Wine & Bowties Merged Visual Art and Local Hip-Hop at Feels II 

Art is the party.

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The look on the face of Will Bundy, cofounder of the arts blog and party-throwing enterprise Wine & Bowties, was a mix of apprehension and delight at last Saturday's event, Feels II. Early in the evening, Bundy stood outside of two West Oakland warehouses — where an art exhibit and micro-music festival featuring a group of Oakland's most interesting upstart local hip-hop artists — was beginning to teeter from quaint multi-disciplinary gathering to bacchanalian splendor.

Merging party and art show is always a noble endeavor — one digitally rendered on Wine & Bowties' website by a mix of sober gallery analyses and zealous praise for select local hip-hop and electronic artists — but the party usually supplants the visual art (Imagine the unlikelihood of the reverse: The dance floor disperses to vet the composition of prints.) And if the measure of success is how quickly gallery ambience gives way to club atmosphere, Feels II shifted swiftly and without apology.

In the first warehouse, a massive wall text displayed the text "FEELS II," in italics leaning toward a wall-length stretch of mounted artwork. Prints of photos depicting the sort of scene that Feels II was about to resemble were on display, as well as Campbell's soup prints emblazoned with graffiti tags, ink-splotched illustrations, and a little nook with a video game console that elsewhere might've passed for an installation. A busy display of shifting kaleidoscopic visuals were projected across an entire wall at the room's farthest end.

In the second warehouse, this one outfitted with a proper stage, the local emcee Queens D.Light said, "Let me just drink my tea," and then swapped her steaming jar for a mic. Queens was adept both in a querulous rap role and as a more sensuous, languid orator, such as on "Love Pistol," a track in which lines traipse over the usual confines of a musical measure to rhyme unexpectedly. Though highly engaging alone, local rapper Jay Stone joined Queens for an anecdotal joint number and another guest helped close the set with particularly frantic gesticulating, which foreshadowed the wholly uninhibited late-night scene with appearances by Kreayshawn and Kool A.D.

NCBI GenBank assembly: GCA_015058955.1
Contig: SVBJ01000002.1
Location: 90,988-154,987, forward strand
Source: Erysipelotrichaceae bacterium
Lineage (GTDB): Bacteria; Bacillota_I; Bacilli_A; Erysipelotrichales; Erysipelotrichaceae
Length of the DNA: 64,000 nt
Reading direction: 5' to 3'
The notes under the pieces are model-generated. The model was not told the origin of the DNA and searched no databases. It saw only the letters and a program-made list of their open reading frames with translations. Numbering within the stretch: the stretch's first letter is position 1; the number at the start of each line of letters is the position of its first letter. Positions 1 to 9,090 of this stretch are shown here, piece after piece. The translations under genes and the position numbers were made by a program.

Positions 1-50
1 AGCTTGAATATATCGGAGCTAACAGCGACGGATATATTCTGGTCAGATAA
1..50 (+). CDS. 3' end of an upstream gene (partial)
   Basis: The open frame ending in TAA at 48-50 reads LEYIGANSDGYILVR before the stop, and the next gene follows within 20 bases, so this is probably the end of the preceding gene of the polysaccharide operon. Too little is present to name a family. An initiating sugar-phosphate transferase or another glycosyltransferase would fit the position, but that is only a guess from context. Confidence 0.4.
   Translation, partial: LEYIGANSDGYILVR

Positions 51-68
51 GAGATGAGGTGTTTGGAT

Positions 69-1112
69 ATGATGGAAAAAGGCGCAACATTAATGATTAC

For a joint set by Honor Roll Crew representatives Trackademicks, 1-O.A.K., and Drew Basso, pastel lighting colored a smoky haze on stage while the outfit regaled a swelling crowd with cuts from this year's full-length release, The Champagne Room. The production was especially dynamic and considered: Tuned kick-drum thuds created anticipation and varying amounts of bass augmented the mood of each track, amounting to a refreshingly melodious instrumental backdrop for the rappers. Basso capped plainspoken verses with impressive melodic steps, teetering between newfangled soft-rap and traditional R&B, and then vigorously prodding a drum-machine while someone else commanded the mic.

With keyboards and drum machines played live, Honor Roll Crew was especially engaging to watch. Of course, one asset of hip-hop and electronic music is that few moving parts are required to put on a show; at an event like Feels II, performers aspire less to be an interesting sight and more to inspire a churning dance floor. It doesn't matter how little the sound corresponds to motions on stage, as long as the sounds are on point. Still, it was noticeable that Trackademicks and 1-O.A.K., who communed quite intimately with their gear, delivered more nuanced and balanced tracks than artists with more predetermined elements.

But nuance isn't necessarily part of the recipe for senseless abandon. As the night wore on, it became hard to tell exactly who was DJing. Samples were chopped to the cadence of power drills and single-syllable vocal loops uncoiled for minutes at a time — the prevailing mixing sensibility privileged the reduce-and-repeat technique found in footwork and bounce.

Given the tendency among producers to use the same software in a prescribed way, it's often hard to distinguish one artist's work from another. But at least one DJ at Feels II, a southern Californian who goes by Teebs, delivered an unmistakable set. Teebs opened with gauzy sheets of pleasing tonality, arranged in such a way that simulated a shifting spatial presence, with a sprinkling of electro-confetti blips on top. It was a buoyant, flowing track, the artistry of which persevered through passages of understated beats with twinkling keys and their more austere percussive foil.

Feels II was fraught with place-to-be hallmarks: an impeccably stylish crowd; someone with a clipboard at the front entrance apologizing for being sold-out (and a frowning crowd waiting to plead its case anyway); and organizers donning "ALL ACCESS" badges, looking a little frazzled by the critical mass of their party but thrilled nonetheless.

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